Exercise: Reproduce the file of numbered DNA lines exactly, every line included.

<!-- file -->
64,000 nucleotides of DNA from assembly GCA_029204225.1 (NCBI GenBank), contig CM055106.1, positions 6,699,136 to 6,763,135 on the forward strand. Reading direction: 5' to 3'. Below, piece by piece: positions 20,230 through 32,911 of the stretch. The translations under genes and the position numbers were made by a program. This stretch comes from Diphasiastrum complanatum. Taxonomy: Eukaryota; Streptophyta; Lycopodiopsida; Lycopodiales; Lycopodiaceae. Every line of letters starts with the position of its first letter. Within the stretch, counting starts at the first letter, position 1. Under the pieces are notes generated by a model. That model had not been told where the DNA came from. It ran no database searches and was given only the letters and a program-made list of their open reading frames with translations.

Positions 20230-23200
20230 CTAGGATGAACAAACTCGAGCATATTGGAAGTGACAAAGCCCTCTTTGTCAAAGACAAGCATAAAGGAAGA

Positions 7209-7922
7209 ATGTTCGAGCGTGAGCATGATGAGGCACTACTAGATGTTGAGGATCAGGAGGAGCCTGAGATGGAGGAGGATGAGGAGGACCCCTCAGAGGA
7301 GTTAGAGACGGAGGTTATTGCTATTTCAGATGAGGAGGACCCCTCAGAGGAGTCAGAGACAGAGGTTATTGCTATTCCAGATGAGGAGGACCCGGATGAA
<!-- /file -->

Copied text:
64,000 nucleotides of DNA from assembly GCA_029204225.1 (NCBI GenBank), contig CM055106.1, positions 6,699,136 to 6,763,135 on the forward strand. Reading direction: 5' to 3'. Below, piece by piece: positions 20,230 through 32,911 of the stretch. The translations under genes and the position numbers were made by a program. This stretch comes from Diphasiastrum complanatum. Taxonomy: Eukaryota; Streptophyta; Lycopodiopsida; Lycopodiales; Lycopodiaceae. Every line of letters starts with the position of its first letter. Within the stretch, counting starts at the first letter, position 1. Under the pieces are notes generated by a model. That model had not been told where the DNA came from. It ran no database searches and was given only the letters and a program-made list of their open reading frames with translations.

Positions 20230-23200
20230 CTAGGATGAACAAACTCGAGCATATTGGAAGTGACAAAGCCCTCTTTGTCAAAGACAAGCATAAAGGAAGA

Positions 7209-7922
7209 ATGTTCGAGCGTGAGCATGATGAGGCACTACTAGATGTTGAGGATCAGGAGGAGCCTGAGATGGAGGAGGATGAGGAGGACCCCTCAGAGGA
7301 GTTAGAGACGGAGGTTATTGCTATTTCAGATGAGGAGGACCCCTCAGAGGAGTCAGAGACAGAGGTTATTGCTATTCCAGATGAGGAGGACCCGGATGAA